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How paleo is the paleo diet?

Essay
Stone Age Herbalist

How Paleo Is the Paleo Diet?

“Bro, just stop eating bread: our ancestors never did” is one of the most common lines thrown around when anyone talks about diets, health and nutrition online. Variations include, “no wheat”, “only sourdough”, “no sugar”, “no fruit sugar”, “only raw honey”, “only eat meat” and so on.

The idea that there is an optimal or perfect human diet, stretching back to the dawn of our species, is widely accepted, but no-one can agree what it really means. Do we stop drinking milk, or just those without the genetics to do so? What about the Inuit? They only seem to eat meat and fat, so is that a diet we should follow?

Even when I’ve presented evidence that Paleolithic hunters and Mesolithic foragers ate wild grains, nuts and roots, the response is often anger, mainly accusations that I don’t understand my subject or that hunters just made use of them as a back-up in case hunting failed. The other extreme is that I must be defending eating processed oil and pea protein sludge – a fine example of the nuance most online discussion displays.

The reality is that several issues have become confused. The first is that the last few decades have seen ancestral eating diets explode in popularity, including variations of the ‘Paleo’ diet and forms of ketogenic and now carnivorous diets as well.

Many of these are well thought-out approaches to increasing our health and refusing the toxic gruel that most Western populations consume.

However, these should not be confused with the archaeological and anthropological understandings of hunter-gatherer diets.

As any prehistorian will tell you, there is no one standard hunter-gatherer diet, but many different ways of making use of nearby resources. This is the second issue: the evidence for ancestral diets.

The third issue is the loose systems of understanding around what should and should not be consumed – ancestral, traditional, Lindy. Clearly coffee, wine, milk, chocolate, glycine and whey are not foods found in the deep Ice Age past, so we need heuristics to easily bypass the confusion of nutrition “science” and ‘peer-reviewed’ papers.

Together, these three elements are not readily combined. There is no evidence for ancient hunters eating a carnivore diet; but it seems to really help today in the short term. Eating domesticated animals is hardly paleo in the true sense; but are some animals good approximations for aurochs perhaps? Studies show that our microbiomes respond positively to a diet rich in different plants, but some hunter-gatherers don’t eat many plants at all. So which is correct: the science or the anthropology?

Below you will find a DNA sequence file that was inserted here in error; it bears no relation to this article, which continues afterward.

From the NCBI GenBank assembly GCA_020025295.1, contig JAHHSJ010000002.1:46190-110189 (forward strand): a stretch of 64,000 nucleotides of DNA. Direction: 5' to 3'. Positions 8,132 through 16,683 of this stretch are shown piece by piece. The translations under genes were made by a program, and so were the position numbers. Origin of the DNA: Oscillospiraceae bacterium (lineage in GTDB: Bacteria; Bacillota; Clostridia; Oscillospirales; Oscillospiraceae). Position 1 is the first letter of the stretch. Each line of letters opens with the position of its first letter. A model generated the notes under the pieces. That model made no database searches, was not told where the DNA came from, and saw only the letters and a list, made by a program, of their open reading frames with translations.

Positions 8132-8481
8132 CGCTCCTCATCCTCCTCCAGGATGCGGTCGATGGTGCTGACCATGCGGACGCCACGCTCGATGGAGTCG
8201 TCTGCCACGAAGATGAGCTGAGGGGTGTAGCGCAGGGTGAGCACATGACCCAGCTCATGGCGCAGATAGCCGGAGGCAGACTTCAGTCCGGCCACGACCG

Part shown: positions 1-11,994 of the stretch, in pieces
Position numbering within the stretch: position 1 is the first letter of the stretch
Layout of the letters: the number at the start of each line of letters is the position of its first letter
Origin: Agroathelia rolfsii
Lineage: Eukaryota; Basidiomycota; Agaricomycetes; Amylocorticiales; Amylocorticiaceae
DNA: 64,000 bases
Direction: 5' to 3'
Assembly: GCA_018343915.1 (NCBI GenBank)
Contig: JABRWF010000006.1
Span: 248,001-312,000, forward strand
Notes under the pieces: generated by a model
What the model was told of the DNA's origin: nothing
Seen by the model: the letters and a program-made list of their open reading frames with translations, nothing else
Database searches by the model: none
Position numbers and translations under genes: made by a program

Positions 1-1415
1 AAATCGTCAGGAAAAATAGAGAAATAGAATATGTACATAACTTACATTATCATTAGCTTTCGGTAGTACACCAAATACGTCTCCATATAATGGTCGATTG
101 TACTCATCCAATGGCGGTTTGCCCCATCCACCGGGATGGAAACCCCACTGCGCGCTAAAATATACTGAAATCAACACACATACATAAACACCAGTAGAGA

One of the basic pieces of knowledge about prehistory is the idea that we evolved as hunter-gatherers until the Neolithic Revolution, when we started to farm, domesticate animals and plants and consume grain as the primary source of calories.

Yes, this is true, but it’s not the entire story. Grain domestication took place roughly 12,000 years ago in the Fertile Crescent, but logically in order to domesticate wild grasses, we must already have been eating grass seeds.

This is exactly what we see in the record: the site of Ohalo II in Israel dates back to 19,500 BP, to the Upper Palaeolithic, and contains the remains of grinding stones, hearths, charred seeds and evidence for dough preparation and baking of two crucial species, wild barley and wild wheat.

Nor is Ohalo II an isolated example; the Italian site of Bilancino revealed grindstones with wild grass seeds dated to 25,000 BP, the Chinese region of Shizitan has produced many flint blades which show microscopic evidence of grain threshing as far back as 28,000 BP and even Neanderthal sites such as Amud Cave show phytolith evidence of wild grain collection between 75 and 55,000 years ago. Clearly our species’ love of bread has very deep roots!

In a way this makes sense, since hunting is a risky activity and often results in frustration and no food. Even today with rifles this is often the case, so when using knapped stone tools it may have been common to return empty handed. Plants on the other hand, don’t move and provide easy cheap calories once they have been processed. Studies looking at Native American foraging have shown that acorns were preferentially gathered over salmon, simply because the risk-reward equation favours plant gathering.

However, this is not an argument for eating doughnuts every day. Wild grains and the methods of preparing them, along with roots and tubers, provide far more fibre and complex phytochemicals than today’s genetically altered wheat.